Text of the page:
I love the nostalgia of fishing in brackish water–the semi-salty breeze in your face, the herons and cormorants flying overhead, osprey calling off in the distance, the skunky-sweet smell of a changing tide. I love working the shorelines with colorfully tied clouser minnows–the fierce strike of a hungry striped bass, the celebratory Natty Bohs that were stowed away in the cooler, the smell of your hands after you release the fish.
I love exploring the strange back-coves and ponds of the various rivers that feed our bay–the people who fish from their shorelines and wave as your boat passes by. I love fishing strange places such as behind a hospital or the bustling, busy inner harbor. I even love the anticipation of traveling to far away locations–the long hauls from the boat ramp or marina that most people don’t look forward to making (which thankfully keeps the fishing pristine at those spots).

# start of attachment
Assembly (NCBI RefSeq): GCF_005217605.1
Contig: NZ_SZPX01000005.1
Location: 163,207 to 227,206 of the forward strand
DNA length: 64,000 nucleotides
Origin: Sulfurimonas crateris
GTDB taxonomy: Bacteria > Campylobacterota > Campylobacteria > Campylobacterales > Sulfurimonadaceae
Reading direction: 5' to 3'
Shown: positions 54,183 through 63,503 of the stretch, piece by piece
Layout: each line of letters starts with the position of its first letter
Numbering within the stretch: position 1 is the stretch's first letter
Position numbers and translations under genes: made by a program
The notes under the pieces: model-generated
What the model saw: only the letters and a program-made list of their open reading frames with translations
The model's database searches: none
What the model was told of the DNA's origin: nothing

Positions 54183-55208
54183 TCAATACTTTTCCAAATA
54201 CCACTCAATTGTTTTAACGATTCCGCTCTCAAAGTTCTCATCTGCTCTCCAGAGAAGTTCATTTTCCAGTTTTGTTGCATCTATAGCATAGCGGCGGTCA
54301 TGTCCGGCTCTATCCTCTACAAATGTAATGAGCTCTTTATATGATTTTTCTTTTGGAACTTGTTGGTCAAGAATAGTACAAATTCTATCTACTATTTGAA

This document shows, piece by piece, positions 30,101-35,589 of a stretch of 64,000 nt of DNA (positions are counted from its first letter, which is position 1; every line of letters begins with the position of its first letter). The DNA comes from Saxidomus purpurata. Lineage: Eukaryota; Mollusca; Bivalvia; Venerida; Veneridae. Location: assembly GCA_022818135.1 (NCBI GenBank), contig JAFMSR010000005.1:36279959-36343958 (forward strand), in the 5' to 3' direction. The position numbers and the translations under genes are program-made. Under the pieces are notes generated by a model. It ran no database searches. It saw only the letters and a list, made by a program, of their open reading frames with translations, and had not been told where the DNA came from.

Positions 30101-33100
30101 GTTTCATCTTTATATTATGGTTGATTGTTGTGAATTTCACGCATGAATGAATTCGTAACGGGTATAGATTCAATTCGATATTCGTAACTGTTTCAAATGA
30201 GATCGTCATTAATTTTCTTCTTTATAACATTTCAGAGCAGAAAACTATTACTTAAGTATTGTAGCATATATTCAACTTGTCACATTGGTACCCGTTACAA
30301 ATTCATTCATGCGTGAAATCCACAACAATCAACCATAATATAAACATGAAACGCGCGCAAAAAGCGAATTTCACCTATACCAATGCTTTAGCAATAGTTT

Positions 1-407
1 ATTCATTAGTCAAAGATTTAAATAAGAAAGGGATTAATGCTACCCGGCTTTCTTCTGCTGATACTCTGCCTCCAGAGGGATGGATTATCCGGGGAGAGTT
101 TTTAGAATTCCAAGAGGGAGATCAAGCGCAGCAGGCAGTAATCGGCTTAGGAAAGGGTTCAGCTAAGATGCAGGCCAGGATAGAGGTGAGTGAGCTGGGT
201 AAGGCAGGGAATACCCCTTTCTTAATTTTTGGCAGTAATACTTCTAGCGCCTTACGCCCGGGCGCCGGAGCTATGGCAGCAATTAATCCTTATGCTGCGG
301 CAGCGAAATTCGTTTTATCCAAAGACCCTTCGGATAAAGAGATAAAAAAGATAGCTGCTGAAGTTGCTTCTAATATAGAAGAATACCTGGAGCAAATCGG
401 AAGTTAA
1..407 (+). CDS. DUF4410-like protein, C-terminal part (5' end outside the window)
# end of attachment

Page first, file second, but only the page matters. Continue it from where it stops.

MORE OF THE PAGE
I especially love my kooky friends who are willing to wake up way too early every morning and join me for an adventure. I love the strange conversations we have on the way to the boat ramp–the stranger conversations that are fabricated through the exhaustion of a long day of fishing (the government conspiracies and the exaggerated fishing stories).
I love the crazy patterns you stumble upon in your buddy’s fly boxes–the streams of creativity captured through an assortment of dyed deer hair, synthetic flashy fibers, and flex-cement. I love the multitude of personal rituals that each and every fly fishermen practices subconsciously–the tips and tricks that tighten your loops and entice more fish.
I love fishing with Jeff because he has a genuine flats boat equipped with a poling platform–it turns heads everywhere we go and allows you to go everywhere the other heads can’t. The zen of poling is some serious stuff–it is unbelievably gratifying to put your friends on to fish by guiding a boat with a giant graphite pole. I also love the idea that there might only be a hand full of these boats north of the Carolinas!